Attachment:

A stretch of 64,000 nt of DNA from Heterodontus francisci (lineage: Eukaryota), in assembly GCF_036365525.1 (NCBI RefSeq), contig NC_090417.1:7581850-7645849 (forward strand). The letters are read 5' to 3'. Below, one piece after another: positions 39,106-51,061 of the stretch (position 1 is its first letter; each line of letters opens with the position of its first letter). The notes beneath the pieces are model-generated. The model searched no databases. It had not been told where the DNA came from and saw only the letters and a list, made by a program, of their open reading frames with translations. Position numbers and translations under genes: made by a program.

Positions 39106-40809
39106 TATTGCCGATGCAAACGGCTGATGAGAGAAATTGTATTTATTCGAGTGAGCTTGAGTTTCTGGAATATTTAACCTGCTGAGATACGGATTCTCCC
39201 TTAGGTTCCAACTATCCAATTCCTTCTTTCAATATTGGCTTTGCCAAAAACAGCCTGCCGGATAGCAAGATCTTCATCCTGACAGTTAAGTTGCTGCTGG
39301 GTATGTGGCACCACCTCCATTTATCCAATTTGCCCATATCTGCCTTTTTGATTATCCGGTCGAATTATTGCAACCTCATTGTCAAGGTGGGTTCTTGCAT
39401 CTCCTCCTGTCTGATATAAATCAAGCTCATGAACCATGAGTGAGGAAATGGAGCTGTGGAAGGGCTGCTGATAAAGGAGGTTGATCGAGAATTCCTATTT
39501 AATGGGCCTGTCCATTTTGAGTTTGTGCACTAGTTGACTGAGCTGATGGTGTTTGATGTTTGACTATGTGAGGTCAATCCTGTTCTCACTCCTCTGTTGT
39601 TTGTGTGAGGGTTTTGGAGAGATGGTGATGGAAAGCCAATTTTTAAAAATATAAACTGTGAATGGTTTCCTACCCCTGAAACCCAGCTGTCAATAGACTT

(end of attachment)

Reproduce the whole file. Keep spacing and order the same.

A stretch of 64,000 nt of DNA from Heterodontus francisci (lineage: Eukaryota), in assembly GCF_036365525.1 (NCBI RefSeq), contig NC_090417.1:7581850-7645849 (forward strand). The letters are read 5' to 3'. Below, one piece after another: positions 39,106-51,061 of the stretch (position 1 is its first letter; each line of letters opens with the position of its first letter). The notes beneath the pieces are model-generated. The model searched no databases. It had not been told where the DNA came from and saw only the letters and a list, made by a program, of their open reading frames with translations. Position numbers and translations under genes: made by a program.

Positions 39106-40809
39106 TATTGCCGATGCAAACGGCTGATGAGAGAAATTGTATTTATTCGAGTGAGCTTGAGTTTCTGGAATATTTAACCTGCTGAGATACGGATTCTCCC
39201 TTAGGTTCCAACTATCCAATTCCTTCTTTCAATATTGGCTTTGCCAAAAACAGCCTGCCGGATAGCAAGATCTTCATCCTGACAGTTAAGTTGCTGCTGG
39301 GTATGTGGCACCACCTCCATTTATCCAATTTGCCCATATCTGCCTTTTTGATTATCCGGTCGAATTATTGCAACCTCATTGTCAAGGTGGGTTCTTGCAT
39401 CTCCTCCTGTCTGATATAAATCAAGCTCATGAACCATGAGTGAGGAAATGGAGCTGTGGAAGGGCTGCTGATAAAGGAGGTTGATCGAGAATTCCTATTT
39501 AATGGGCCTGTCCATTTTGAGTTTGTGCACTAGTTGACTGAGCTGATGGTGTTTGATGTTTGACTATGTGAGGTCAATCCTGTTCTCACTCCTCTGTTGT
39601 TTGTGTGAGGGTTTTGGAGAGATGGTGATGGAAAGCCAATTTTTAAAAATATAAACTGTGAATGGTTTCCTACCCCTGAAACCCAGCTGTCAATAGACTT